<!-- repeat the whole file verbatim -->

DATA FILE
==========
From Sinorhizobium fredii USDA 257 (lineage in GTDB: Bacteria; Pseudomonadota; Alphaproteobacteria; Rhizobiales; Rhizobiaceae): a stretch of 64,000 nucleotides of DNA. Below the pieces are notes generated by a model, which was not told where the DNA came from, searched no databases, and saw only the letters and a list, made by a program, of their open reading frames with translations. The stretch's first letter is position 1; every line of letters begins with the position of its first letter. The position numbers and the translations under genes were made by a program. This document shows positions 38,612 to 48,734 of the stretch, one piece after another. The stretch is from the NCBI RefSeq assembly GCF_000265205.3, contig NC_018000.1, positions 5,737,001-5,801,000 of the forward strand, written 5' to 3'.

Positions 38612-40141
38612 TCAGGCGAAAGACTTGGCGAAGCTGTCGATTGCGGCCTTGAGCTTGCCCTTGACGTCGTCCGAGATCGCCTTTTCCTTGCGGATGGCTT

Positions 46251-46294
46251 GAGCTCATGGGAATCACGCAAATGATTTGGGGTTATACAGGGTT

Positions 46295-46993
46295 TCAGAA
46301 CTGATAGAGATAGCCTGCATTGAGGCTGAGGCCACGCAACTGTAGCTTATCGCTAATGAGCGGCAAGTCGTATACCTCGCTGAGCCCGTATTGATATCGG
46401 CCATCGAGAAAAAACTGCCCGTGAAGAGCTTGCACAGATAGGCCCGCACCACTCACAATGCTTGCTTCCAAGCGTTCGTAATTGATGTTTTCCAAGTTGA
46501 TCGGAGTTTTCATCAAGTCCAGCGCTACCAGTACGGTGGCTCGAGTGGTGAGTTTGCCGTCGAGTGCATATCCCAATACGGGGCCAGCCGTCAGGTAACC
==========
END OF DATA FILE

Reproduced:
From Sinorhizobium fredii USDA 257 (lineage in GTDB: Bacteria; Pseudomonadota; Alphaproteobacteria; Rhizobiales; Rhizobiaceae): a stretch of 64,000 nucleotides of DNA. Below the pieces are notes generated by a model, which was not told where the DNA came from, searched no databases, and saw only the letters and a list, made by a program, of their open reading frames with translations. The stretch's first letter is position 1; every line of letters begins with the position of its first letter. The position numbers and the translations under genes were made by a program. This document shows positions 38,612 to 48,734 of the stretch, one piece after another. The stretch is from the NCBI RefSeq assembly GCF_000265205.3, contig NC_018000.1, positions 5,737,001-5,801,000 of the forward strand, written 5' to 3'.

Positions 38612-40141
38612 TCAGGCGAAAGACTTGGCGAAGCTGTCGATTGCGGCCTTGAGCTTGCCCTTGACGTCGTCCGAGATCGCCTTTTCCTTGCGGATGGCTT

Positions 46251-46294
46251 GAGCTCATGGGAATCACGCAAATGATTTGGGGTTATACAGGGTT

Positions 46295-46993
46295 TCAGAA
46301 CTGATAGAGATAGCCTGCATTGAGGCTGAGGCCACGCAACTGTAGCTTATCGCTAATGAGCGGCAAGTCGTATACCTCGCTGAGCCCGTATTGATATCGG
46401 CCATCGAGAAAAAACTGCCCGTGAAGAGCTTGCACAGATAGGCCCGCACCACTCACAATGCTTGCTTCCAAGCGTTCGTAATTGATGTTTTCCAAGTTGA
46501 TCGGAGTTTTCATCAAGTCCAGCGCTACCAGTACGGTGGCTCGAGTGGTGAGTTTGCCGTCGAGTGCATATCCCAATACGGGGCCAGCCGTCAGGTAACC